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In it enough for mid-OC i7 9700k?

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post #1 of 3 (permalink) Old 12-26-2019, 03:54 AM - Thread Starter
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In it enough for mid-OC i7 9700k?

Hi. I'm new to OC, I have i7 9700k and I'm planning to OC it. However I'm not trying to reach as high frequency as possible. It would be fine to me to just lock it for max frequency that is completely safe in temrs of temperatues and TDP. Lets say native turbo technology can give you 4.9 Ghz on 1st Core, and then most of others are on 4.6Ghz. I'm using asus rog strix z390-i gaming motherboard (not shipped to me yet), and as far as I saw from guides and reviews, it seems that with native turbo technology it gives too high voltage. So you have to disable it and set multiplier and voltage manually.

Since it's Mini ITX format, I'm using really small 3.2L case, which only accepts coolers under 65mm height. So, I will use noctua nh-l9x65, which is not really suitable for OC according to official information from Noctua.

I also don't like an idea to enable native turbo technology and just adjusting voltage manually. This way, correct me if I'm wrong, it will use higher frequencies only when needed (which is really dependent on the app I will launch, and how optimized they are, etc), and without overloading it will go with regular 3.6 Ghz.

So that's why to not have too high temperatures, I'm planning to OC up to 4.6 Ghz for all Cores. And as far as I understood, this frequency is kinda officially ok with Intel, cause their turbo boost works on it, so it sounds like it's completely safe.

Is my setup completely fine with this goal? I mean temperatures, and cooler that I use. Or my cooler will not be able to handle it and I'm forced to only go with regular 3.6 Ghz, or updating cooler to smth more powerful (and updating case obviously).

P.S.: 2 * 16 GB RAM will run with XMP with 3200 Mhz.
P.S.2: No GPU.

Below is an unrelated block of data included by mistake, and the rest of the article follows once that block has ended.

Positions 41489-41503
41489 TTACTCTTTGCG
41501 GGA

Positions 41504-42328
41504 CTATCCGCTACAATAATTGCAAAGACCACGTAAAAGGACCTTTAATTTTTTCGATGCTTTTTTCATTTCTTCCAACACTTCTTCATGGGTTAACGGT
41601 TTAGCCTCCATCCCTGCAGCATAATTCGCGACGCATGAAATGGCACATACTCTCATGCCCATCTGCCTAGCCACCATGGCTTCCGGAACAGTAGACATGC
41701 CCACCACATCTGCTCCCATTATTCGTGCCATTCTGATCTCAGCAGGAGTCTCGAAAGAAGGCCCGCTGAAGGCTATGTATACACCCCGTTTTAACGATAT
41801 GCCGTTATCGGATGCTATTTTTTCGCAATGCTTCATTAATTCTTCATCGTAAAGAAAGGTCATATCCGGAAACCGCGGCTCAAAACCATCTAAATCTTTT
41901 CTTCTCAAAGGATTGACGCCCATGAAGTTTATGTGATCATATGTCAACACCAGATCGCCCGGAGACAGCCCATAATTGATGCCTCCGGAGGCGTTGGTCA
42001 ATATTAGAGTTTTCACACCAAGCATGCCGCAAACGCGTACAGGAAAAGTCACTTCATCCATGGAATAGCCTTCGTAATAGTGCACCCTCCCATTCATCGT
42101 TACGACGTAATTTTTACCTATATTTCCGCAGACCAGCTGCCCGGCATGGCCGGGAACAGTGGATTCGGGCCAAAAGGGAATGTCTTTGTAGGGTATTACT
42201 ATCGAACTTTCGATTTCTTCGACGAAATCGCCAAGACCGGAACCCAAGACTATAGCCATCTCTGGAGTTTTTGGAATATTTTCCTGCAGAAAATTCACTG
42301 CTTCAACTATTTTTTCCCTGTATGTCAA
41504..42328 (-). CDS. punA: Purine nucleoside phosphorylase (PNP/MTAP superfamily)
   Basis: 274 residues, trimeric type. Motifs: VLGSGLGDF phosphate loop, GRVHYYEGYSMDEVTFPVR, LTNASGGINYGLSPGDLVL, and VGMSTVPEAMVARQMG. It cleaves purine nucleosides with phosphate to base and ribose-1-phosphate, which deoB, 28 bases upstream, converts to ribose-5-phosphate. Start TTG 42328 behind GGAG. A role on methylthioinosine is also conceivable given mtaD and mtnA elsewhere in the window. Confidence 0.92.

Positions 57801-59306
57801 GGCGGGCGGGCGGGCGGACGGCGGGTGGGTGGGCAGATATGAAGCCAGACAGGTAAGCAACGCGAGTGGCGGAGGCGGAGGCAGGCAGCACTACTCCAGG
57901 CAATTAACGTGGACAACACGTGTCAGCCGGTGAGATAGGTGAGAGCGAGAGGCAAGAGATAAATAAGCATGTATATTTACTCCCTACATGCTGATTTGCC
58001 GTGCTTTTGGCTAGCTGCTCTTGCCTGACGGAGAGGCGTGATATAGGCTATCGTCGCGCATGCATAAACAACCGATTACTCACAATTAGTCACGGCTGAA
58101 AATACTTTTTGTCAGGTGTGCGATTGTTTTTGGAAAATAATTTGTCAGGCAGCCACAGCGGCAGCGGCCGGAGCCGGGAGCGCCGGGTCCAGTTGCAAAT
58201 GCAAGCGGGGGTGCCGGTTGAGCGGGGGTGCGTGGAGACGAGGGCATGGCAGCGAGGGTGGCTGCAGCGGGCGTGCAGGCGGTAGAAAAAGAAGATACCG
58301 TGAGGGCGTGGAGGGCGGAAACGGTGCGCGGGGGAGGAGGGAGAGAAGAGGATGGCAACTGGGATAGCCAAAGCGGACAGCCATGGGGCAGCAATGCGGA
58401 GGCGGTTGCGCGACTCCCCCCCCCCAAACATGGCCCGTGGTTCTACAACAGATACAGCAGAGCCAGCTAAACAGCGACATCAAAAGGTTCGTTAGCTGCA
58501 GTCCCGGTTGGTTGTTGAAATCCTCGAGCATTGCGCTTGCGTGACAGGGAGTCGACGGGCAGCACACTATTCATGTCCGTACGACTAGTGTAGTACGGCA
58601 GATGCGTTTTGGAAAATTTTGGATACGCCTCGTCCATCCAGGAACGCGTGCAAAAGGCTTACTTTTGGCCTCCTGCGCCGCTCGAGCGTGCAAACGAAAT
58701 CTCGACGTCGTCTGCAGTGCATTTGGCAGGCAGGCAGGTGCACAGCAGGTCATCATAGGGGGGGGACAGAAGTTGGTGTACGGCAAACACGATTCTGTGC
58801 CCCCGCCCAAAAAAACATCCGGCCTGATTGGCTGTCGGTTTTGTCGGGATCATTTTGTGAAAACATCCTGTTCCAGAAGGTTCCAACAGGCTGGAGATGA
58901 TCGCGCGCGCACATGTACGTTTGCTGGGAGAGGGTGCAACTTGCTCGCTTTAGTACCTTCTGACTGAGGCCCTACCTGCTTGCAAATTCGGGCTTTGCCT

P.S.3.: With current case I can only use 300W Seasonic power supply. Hope that's fine for such build.

Last edited by Stas Ivanov; 12-26-2019 at 04:09 AM.
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post #2 of 3 (permalink) Old 12-29-2019, 07:28 PM
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The native turbo tech is more generic based on VID values on the CPU, personlized tuning hones in more on the individual silicone you have purchased so you are right in not trusting the onboard o/c, I did my one for lols and for 5ghz which i can get stable at 1.37vcore, wanted to push 1.48v through it although I have heard this tec is getting better.
Best rule of thumb I usually stick too, under 80c/1.36v (low 80's ONLY while stress testing full AVX), but now we are going much more cores, thats lowering to under 1.3. You will have issues with your psu if you decide to get a gfx card pcie but should be ok for now.
Looking at the cooler, you may have issues with that, you really need one where you can setup a push pull fan config, even a cheap one can cool it enough for maybe 4ghz.

“Caution: The NH-L9x65 is a highly-compact low-profile quiet cooler designed for use in small form factor cases and HTPC environments. While it provides first rate performance in its class, it is not suitable for overclocking and should be used with care on CPUs with more than 84W TDP (Thermal Design Power). Please consult our TDP guidelines to find out whether the NH-L9x65 is recommended for your CPU.” – Noctua

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Last edited by Comatosed; 12-29-2019 at 07:37 PM.
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post #3 of 3 (permalink) Old 12-29-2019, 08:52 PM
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i've had good luck using the modern "tuning tech" in gaming BIOSs as a starting point, then dialing back. They aren't quite as static as they used to be. IE: would crash 90% of processors. Now they actually work, some quite well, but not as well as a patient fine tune. Still, they're a good place to start to get an idea of your chip, if your bios has "AI" OC tool.

you should be fine, even with the small case. my 9700k boosts to like 4.7? out of the box with intel turbo boost enabled in the bios.

assuming you don't add a GPU, you' should be fine on power.

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